ON THE INTERNET, nobody knows you’re a dog. But more and more, they can find out when you’re a fraud.
Creating cartoons in a wired world has, of course, increasingly changed the complexities in tracking one’s craft. Your art is more easily discovered and used without permission, but it’s also easier to discover that very plagiarism of your art — whether it’s the pilfering of a political cartoon, say, or the shameless nabbing of a New Yorker gag.
Daryl Cagle, the political cartoonist and syndicator who runs CagleCartoons.com, calls this heightened digital plagiarism “another modern burden for cartoonists to bear.”
“Unfortunately, theft, doctoring and plagiarism of editorial cartoons [are] not uncommon these days … ,” Cagle tells The Post’s Comic Riffs. ” Typically, however, “It is readers or little bloggers doctoring cartoons.”
As an example, Cagle points to how a cartoon of his was recently doctored — from his original:
To this version that Cagle found online — altered, he says, without his authorization:
Sometimes, though, the plagiarism occurs between two newspaper artists, with one breaking all manner not only of journalistic ethics, but also of all professional code among colleagues of the board. In recent years, cartoonists in Oklahoma and Ohio, for instance, have been penalized for what was deemed to be copycat work. (In the former case, David Simpson’s plagiarism was judged to be so chronic that Pulitzer-winning cartoonist Mike Peters dubbed him a “cartoon kleptomaniac.”)
Particularly striking in recent months, though, has been numerous examples of unoriginal cartoon art appearing in the Montgomery Sentinel, a community newspaper that covers Maryland’s Montgomery County in suburban Washington. In example after example, cartoons appearing in the Sentinel have featured art clearly lifted from the work of top cartoonists, but now re-labeled and re-captioned — and re-signed “William Charles.”
The Sentinel re-labeler obviously found the art of such cartoonists as Jeff Parker, Walt Handelsman and Mike Shapiro, as well as the late New Yorker cartoonist Leo Cullum. Cagle calls the Sentinel case “pretty blatant.”
The 2013 Walt Handelsman original — and the recent “William Charles” unoriginal:
“It never ceases to amaze me that someone will deliberately cut off the signature line of a cartoon, along with the little ‘c’ in a circle right next to it, and to them, it somehow translates into meaning the theft is totally invisible and they’re now magically free to pass off someone else’s work as his or her own,” Parker, the veteran Florida editorial cartoonist and “Dustin” strip artist, tells Comic Riffs.
“It’s like taking down the ‘No Smoking’ sign in a dynamite factory so you can now be free to light up amongst the merchandise,” adds Parker, whose editorial art is syndicated by Cagle Cartoons.
Jeff Parker’s original, from 2004 — and the recent unoriginal from the Montgomery Sentinel:
“The Internet makes the type of image theft that went on at the Sentinel fairly easy to pull off,” Shapiro tells Comic Riffs, “and, I suppose, tempting to a person inclined to go in that direction.”
Mike Shapiro’s original — and the Montgomery Sentinel unoriginal:
The plagiarized art published in the Sentinel was spotlighted online last week by Rockville Councilman Tom Moore, a former journalist who acknowledges that he is often a target of the Montgomery County paper’s satire. First reached last Thursday, Moore told The Post that he initially expressed his concern about the cartoons last November, at a social function he attended; also at the event, Moore says, was Brian Karem, executive editor of Sentinel Newspapers, which also publishes the Prince George’s (County) Sentinel.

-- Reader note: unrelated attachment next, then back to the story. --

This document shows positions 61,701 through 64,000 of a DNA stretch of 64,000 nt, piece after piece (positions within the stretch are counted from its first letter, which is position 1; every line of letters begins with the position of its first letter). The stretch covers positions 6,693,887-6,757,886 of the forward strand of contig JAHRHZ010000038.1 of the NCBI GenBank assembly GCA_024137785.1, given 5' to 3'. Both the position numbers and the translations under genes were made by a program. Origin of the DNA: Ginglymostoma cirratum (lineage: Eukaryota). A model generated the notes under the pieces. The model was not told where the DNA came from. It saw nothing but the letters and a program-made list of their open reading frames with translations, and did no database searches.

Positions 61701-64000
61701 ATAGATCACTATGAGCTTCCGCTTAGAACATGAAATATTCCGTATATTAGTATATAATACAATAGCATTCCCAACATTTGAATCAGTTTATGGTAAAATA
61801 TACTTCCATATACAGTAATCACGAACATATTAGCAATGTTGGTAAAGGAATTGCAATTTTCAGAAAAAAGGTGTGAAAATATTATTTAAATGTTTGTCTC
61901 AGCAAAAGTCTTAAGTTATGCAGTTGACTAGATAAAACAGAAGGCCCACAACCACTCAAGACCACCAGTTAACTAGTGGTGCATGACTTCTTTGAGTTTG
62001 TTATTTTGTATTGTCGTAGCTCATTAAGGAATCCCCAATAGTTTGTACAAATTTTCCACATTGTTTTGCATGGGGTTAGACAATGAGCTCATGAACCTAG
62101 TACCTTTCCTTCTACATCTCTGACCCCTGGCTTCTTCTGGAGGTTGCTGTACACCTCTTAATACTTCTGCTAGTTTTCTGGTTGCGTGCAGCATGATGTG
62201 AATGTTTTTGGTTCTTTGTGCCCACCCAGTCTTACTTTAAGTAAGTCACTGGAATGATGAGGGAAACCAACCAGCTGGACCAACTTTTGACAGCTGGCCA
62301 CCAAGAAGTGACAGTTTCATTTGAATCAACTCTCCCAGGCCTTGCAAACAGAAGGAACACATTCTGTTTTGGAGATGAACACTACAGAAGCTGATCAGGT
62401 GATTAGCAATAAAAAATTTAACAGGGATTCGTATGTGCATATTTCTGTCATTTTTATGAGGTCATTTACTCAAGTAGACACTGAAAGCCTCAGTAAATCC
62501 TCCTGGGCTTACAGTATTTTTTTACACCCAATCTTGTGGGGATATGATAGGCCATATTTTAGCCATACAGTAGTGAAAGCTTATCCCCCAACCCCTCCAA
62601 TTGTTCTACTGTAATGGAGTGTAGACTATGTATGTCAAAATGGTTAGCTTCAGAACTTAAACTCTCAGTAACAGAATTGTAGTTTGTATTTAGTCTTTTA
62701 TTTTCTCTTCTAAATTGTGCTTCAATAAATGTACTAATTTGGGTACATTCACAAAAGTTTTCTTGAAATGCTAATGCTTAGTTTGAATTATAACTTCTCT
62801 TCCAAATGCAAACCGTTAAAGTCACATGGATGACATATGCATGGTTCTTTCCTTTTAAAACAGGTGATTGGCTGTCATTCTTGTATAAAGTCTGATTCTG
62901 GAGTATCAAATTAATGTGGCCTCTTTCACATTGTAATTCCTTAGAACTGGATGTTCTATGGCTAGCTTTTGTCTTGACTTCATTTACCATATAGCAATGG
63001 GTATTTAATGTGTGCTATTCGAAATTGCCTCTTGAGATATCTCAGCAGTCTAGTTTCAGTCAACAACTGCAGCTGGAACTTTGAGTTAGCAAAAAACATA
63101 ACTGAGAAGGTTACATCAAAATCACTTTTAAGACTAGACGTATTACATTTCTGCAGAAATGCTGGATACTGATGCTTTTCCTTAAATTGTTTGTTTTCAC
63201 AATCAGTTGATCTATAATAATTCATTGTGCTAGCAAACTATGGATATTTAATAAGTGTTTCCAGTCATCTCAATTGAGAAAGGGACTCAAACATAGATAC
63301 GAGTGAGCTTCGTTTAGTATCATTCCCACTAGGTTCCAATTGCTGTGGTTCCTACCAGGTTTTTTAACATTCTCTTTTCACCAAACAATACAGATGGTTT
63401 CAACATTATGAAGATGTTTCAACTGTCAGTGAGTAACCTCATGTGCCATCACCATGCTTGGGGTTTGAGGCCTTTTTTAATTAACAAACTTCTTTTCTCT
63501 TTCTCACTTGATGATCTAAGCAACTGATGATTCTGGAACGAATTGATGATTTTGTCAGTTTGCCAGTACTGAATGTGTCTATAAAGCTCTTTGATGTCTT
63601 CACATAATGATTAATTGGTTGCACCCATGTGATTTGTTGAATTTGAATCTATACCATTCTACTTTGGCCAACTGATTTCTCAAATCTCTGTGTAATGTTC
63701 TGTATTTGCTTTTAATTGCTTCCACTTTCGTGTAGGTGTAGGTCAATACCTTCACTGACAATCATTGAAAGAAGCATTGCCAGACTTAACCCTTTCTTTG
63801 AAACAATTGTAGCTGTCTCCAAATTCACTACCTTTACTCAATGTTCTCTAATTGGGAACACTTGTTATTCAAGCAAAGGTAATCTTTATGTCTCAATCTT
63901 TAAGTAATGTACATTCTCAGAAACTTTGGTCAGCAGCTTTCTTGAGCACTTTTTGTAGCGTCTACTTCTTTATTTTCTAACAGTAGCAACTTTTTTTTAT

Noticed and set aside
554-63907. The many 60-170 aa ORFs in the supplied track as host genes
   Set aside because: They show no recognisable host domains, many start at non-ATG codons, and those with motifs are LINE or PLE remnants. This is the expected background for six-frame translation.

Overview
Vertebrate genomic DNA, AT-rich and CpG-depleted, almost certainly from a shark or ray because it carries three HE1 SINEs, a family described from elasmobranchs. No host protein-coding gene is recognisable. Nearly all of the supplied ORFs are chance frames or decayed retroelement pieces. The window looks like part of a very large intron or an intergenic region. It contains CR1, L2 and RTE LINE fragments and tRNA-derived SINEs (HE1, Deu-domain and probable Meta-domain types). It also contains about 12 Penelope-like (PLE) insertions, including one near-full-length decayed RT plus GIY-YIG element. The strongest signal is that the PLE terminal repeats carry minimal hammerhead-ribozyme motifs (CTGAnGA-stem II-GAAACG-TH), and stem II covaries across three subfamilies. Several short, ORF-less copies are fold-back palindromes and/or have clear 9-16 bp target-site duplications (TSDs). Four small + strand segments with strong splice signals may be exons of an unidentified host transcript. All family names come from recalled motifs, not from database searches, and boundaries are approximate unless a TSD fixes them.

“I told Mr. Karem that his ‘cartoonist’ was stealing artwork from all over the Internet and passing it off as his own,” Moore tells The Post.
“The good news,” Shapiro says, “is that the Sentinel has removed the plagiarized work.” The cartoons were removed from the Sentinel web site last week.
Karem told The Post on Friday that he had the cartoons removed after being contacted by Shapiro.
“I support any effort for artists to protect their creation, and won’t accept anything that’s not original,” Karem tells The Post. “And when I find out about stuff that’s not original, then it’s my job as an editor to go through it with a fine-toothed comb and to make sure what I publish is original.”
(Comic Riffs also asked Karem on Friday whether the Montgomery Sentinel would notify its readers that these cartoons had been plagiarized; he said an editor’s note would be forthcoming. This statement is now on the Sentinel site, with an apology, too, to the affected cartoonists.)
In judging these works to be plagiarized, Karem added that “William Charles” is a pen name for an anonymous artist, who Karem said is an unpaid freelance contributor. As for whether Charles’s work will ever run again in the Sentinel, Karem said: “He’s definitely on the chopping block; that’s two strikes against him.”
(On Friday, a “William Charles” replied once to an email question via an address provided to The Post by the Sentinel; Charles did not reply to Comic Riffs’s follow-up requests for details or a phone conversation.)
Parker, a longtime Florida Today cartoonist, is critical of leadership that would fail to flag a cartoonist whose artistic “style” was all over the map.
“Where were the Sentinel’s editors?” Parker says to Comic Riffs. “How bad are you at editing that you couldn’t notice your ‘cartoonist’ has been wildly swinging from one style to another, like Tarzan on Red Bull?”
And whoever William Charles is, Shapiro is left dismayed — even within the larger Internet culture of common plagiarism.
“While appearing simple, cartoons are of course the result of very hard work,” Shapiro tells The Post, “making it all the more disappointing to see that work stolen by someone claiming to be part of our profession.”